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ABSTRACT: In this report, we compare the long-term outcome of pediatric liver transplantation (LTx) patients maintained with tacrolimus-based and with cyclosporine (CsA)-based immunosuppressive therapy. We examine long-term patient and graft survival, the incidence of rejection, and immunosuppression-related complications. There were 233 consecutive primary LTx in children (ages <18 years) performed between October 1989 and December 1994 with tacrolimus-based immunosuppressive therapy (Group I). These were compared with 120 consecutive primary LTx performed with CsA-based immunosuppressive therapy between January 1988 and October 1989(Group II). Children in both groups were followed until July 1999. Mean follow-up was 91.41+/-17.7 months (range 55.6-117.8) for Group I, and 128+/-6.1 months (range 116.7-138.6) for Group II. At 9 years of follow-up, actuarial patient and graft survival were significantly improved (patient survival 85.41% in Group I vs. 63.8% in Group II, P=0.0001; graft survival Group I 78.9% vs. 60.8% Group II, P=0.0003) and the rate of re -transplantation was significantly lower among patients in Group I (12% in Group I vs. 22.5% in Group II P=0.01). Children in Group I also experienced a significantly reduced incidence of acute rejection (0.97 per patient Group I vs. 1.5 per patient Group II P=0.002) and significantly less steroid resistant acute rejection episodes (3.1% in Group I vs. 8.6% in Group II P=0.0001). The mean steroid dose was significantly lower in Group I compared with Group II at all time points (P=0.0001) after LTx. Freedom from steroid was also significantly higher in Group I compared with Group II at all time points after LTx (ranging from 78% to 84% in Group I and 9% to 32% in Group II during a 1- to 7-year posttransplant period P=0.0001). The rate of hypertension was significantly lower in Group I than Group II (P=0.0001), and the severity of hypertension (need for more than one anti-hypertensive medication) was also significantly lower in Group I than Group II (P=0.0001). Although the rate of posttransplant lymphoproliferative disorder (PTLD) was not significantly different (13.7% Group I vs.8.3% Group II, P=0.13), the survival after PTLD was significantly better for Group I at 81.2% than for Group II at 50% after 5 years (P=0.034). Conclusion. The results suggest that tacrolimus-based therapy provides significant long-term benefit to pediatric LTx patients, evidenced by significantly improved patient and graft survival, reduced rate of rejection, and hypertension with lower steroid doses.Transplantation 08/2000; 70(4):617-25. · 3.78 Impact Factor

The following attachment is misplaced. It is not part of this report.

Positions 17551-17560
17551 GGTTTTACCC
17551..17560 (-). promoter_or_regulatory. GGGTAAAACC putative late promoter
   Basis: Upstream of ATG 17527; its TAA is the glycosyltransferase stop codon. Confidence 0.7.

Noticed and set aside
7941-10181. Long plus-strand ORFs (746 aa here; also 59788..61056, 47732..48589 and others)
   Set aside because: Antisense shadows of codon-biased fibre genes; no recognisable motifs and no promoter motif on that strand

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ABSTRACT: Blood pressure increases soon after administration of immunosuppressive regimens using cyclosporin. Characteristic vascular changes lead to systemic and renal vasoconstriction. Changes in blood pressure are commonly associated with disturbed circadian regulation and may promote the rapid development of target organ injury, including intracranial haemorrhage, left ventricular hypertrophy and microangiopathic haemolysis. The mechanisms underlying this disorder are complex and include altered vascular endothelial function. Vasodilators such as prostacyclin and nitric oxide are suppressed, whereas vasoconstrictors, including endothelin, are increased. Changes in the kidney include vasoconstriction, reduced glomerular filtration and sodium retention. Effective therapy depends upon rigorous blood pressure control by administration of vasodilating agents, with attention to potential interactions with cyclosporin.Drug Safety 06/1999; 20(5):437-49. · 3.41 Impact Factor